Whitetailed Eagle

A large, heavy eagle of rocky coasts, islands, estuaries, and inland lakes, this species is recognized by its repeated, yelping calls. It is adept at snatching fish and birds from lakes and the sea, and seeks carrion along the shore. Pairs stay permanently in their territories in areas where winters are sufficiently mild.

• nest a large structure of sticks to which more material is added each year, with a hollow in the center, lined with twigs and sometimes wool, placed on a cliff, rock ledge, or tree.

• DISTRIBUTION Breeds in Greenland and N. Eurasia. Some northern and northeastern populations migrate as far south as the Middle East and C. China.

Females are larger than males.

Plumage Sexcs aMkc

Migration partia| migram

Family ACCIPITRIDAK

Species ior¡,os iracheliotus

Length 39 jn (98 cm)

hart heaiI a ne! neck of a scavenger

Juvenile

Plumage Scxcs alikc

Migration Non-migrant

Lappet-faced Vulture

1 his large vulture takes first place at any animal carcass, dominating the smaller carrion-eating birds. Its heavy bill enables it to tear open the carcass, incidentally helping smaller species to feed and to consume tougher parts such as skin and ligaments for which there is less competition. The Lappet-face roosts solitarily or in pairs, and spends much of the day in soaring flight.

• NliST A platform of sticks with a central hollow, lined and placed on a flat-topped bush or tree.

• Distribution

Parts of Africa, Israel, S. and W. Arabian Peninsula.

hart heaiI a ne! neck of a scavenger distribttion

Juvenile

Family ACCIPITRIDAF.

Species Neophron perrnopierns

Migration |>artial migram

Egyptian Vulture

A small vulture with a bare face and shaggy neck feathering, this species occurs in open plains and semidesert. It cannot compete with larger vultures at an animal carcass. On the other hand, heing smaller, it is less dependent on rising currents of warm air to gain height and starts flying soon after dawn, so reaching the carrion first. It raids nesting colonics of birds, seizing chicks and carrying away eggs in its hill. When attacking an Ostrich nest, it lifts stones with its hill and throws them about until one of the eggs is cracked. • NEST A small platform made of sticks, lined with dung, hair, and skin, and placed on a rock ledge.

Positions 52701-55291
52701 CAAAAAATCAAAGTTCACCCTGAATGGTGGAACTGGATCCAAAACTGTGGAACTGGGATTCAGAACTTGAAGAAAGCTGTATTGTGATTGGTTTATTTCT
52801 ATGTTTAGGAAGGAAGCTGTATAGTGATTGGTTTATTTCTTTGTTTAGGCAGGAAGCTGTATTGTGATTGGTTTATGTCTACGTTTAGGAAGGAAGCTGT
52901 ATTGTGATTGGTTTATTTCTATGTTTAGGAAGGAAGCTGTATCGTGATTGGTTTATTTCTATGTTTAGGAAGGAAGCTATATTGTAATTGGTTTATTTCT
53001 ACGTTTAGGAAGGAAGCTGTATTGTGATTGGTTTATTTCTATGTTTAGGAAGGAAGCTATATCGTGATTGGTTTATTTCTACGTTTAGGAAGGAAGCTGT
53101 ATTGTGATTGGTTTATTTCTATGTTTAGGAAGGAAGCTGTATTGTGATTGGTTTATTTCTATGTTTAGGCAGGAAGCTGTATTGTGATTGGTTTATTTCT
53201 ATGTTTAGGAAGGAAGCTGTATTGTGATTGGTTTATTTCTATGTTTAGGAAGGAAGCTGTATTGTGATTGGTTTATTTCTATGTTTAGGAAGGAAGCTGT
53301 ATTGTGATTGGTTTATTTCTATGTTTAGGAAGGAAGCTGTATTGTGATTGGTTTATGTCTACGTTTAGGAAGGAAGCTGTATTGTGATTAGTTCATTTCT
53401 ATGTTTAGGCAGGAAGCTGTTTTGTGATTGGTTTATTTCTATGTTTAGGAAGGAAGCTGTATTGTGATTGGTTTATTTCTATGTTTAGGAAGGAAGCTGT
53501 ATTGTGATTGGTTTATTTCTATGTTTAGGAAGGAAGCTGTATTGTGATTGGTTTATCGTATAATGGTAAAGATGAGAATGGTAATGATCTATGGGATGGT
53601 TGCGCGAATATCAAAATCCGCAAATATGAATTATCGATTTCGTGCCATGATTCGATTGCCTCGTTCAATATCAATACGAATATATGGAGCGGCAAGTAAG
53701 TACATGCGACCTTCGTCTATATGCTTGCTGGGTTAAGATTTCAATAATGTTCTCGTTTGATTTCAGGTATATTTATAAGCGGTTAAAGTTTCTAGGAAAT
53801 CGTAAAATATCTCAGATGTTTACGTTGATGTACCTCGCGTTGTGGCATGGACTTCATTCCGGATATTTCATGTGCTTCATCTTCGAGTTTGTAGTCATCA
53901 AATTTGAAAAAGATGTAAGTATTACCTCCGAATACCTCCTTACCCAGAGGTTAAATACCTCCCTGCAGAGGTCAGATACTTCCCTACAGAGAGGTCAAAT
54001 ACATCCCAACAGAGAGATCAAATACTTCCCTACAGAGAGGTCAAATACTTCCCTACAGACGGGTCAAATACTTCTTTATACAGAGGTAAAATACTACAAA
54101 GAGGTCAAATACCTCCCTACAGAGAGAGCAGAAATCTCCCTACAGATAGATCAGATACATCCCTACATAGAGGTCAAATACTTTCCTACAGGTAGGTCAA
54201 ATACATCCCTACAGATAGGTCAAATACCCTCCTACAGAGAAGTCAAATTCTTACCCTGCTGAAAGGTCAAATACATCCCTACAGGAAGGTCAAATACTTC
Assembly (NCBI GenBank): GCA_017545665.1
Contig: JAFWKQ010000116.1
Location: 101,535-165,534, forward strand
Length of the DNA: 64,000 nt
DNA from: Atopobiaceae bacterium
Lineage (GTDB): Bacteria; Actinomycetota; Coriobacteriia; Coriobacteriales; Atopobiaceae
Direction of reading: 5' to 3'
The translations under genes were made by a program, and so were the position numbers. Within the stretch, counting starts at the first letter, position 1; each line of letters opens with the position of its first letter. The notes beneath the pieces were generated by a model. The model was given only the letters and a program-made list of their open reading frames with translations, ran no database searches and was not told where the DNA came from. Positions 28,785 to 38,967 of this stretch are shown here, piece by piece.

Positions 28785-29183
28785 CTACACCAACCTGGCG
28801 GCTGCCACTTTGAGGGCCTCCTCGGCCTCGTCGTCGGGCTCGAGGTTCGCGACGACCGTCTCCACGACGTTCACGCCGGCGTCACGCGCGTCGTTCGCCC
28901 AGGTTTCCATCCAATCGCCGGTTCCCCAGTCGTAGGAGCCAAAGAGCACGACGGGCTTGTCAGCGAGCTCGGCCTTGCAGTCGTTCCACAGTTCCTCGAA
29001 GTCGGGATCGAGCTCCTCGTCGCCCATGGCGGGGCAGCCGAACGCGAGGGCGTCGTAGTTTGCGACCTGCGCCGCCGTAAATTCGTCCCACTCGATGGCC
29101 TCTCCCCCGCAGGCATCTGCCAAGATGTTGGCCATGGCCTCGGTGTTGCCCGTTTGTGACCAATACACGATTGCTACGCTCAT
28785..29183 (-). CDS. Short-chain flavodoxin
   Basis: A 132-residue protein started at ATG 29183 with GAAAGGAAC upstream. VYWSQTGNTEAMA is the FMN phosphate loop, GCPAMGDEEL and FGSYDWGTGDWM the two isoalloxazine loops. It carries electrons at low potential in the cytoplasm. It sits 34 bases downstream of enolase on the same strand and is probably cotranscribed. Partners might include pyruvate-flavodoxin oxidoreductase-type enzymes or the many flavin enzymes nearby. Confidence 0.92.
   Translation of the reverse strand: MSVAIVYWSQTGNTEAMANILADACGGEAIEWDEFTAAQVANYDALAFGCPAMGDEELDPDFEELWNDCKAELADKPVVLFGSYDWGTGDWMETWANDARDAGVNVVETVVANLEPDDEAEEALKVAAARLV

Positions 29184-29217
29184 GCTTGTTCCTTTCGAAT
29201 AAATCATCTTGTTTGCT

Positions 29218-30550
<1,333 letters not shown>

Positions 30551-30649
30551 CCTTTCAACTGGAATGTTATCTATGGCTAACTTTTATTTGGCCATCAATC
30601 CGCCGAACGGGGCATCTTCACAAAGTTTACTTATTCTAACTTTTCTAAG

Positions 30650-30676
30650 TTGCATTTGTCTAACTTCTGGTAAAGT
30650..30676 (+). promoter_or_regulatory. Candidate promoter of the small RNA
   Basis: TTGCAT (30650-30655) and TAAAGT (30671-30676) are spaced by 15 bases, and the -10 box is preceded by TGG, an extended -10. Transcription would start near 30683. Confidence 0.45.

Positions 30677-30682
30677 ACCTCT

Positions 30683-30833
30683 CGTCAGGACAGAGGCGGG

• DlSTRIBl 1TION S. Kuropc, Middle Kast, Africa, W. Asia, and the Indian subcontinent.

• REMARK Females DISTKIBimON are larger than males.

Plumage Sexes alike

Migration |>artial migram

Family AcciPlTRIDAK

Species Qypaitus hariwtus

feathers thirl; covering of feathers on • lipp er leg

DlSTRIBl HON

Lammergeier

A very large carrion-eating bird, thinly dispersed in its mountain habitat, the Lammergeier glides and soars for long periods on long, tapering wings and a wedge-shaped tail. It can cat parts of the carcass that other carrion-eaters cannot digest, including hones, which it smashes by dropping them onto rocks from the air.

• nest A platform of twigs with a central hollow lined grass, hair, skin, and bones, in a cave or on a cliff ledge

• DISTRIBUTION Scattered areas in S. Europe, Africa, and through the Middle East to C. Asia

Females are larger than males.

with feathers thirl; covering of feathers on • lipp er leg

Plumage Scxcs a|ikc a

Migration Non_migram

licautifully adapted for prolonged and fast gliding and for agility in the air. this small eagle inhabits scrub, open woodland, and savanna (tropical and subtropical grassland) with scattered trees. It roosts in trees and is on the wing for most of the day, crisscrossing the same area in very fast, gliding flight as it searches for prey. The shortness of the tail gives the Bateleur an "all-wings" appearance in flight and causes the gliding bird to swerve first to one side, then to the other. The bird swoops on its prey, sometimes from a great height, intercepting birds in flight, and taking reptiles, small mammals, and large insects from the ground. Pairs in courtship perform spectacular aerial maneuvers, from which the name Bateleur (French _ for juggler or acrobat) is derived.

• NEST A cup nest made of twigs, lined

V^Hfl^kr with leaves, and placed in the canopy of a tree.

• Distribution

Africa south of the Sahara.

DISTRIBUTION larger than males. JUVENILE

Family ACCIPITRIDAF

Species Tcrathoptus ecauHatus

0 0

Post a comment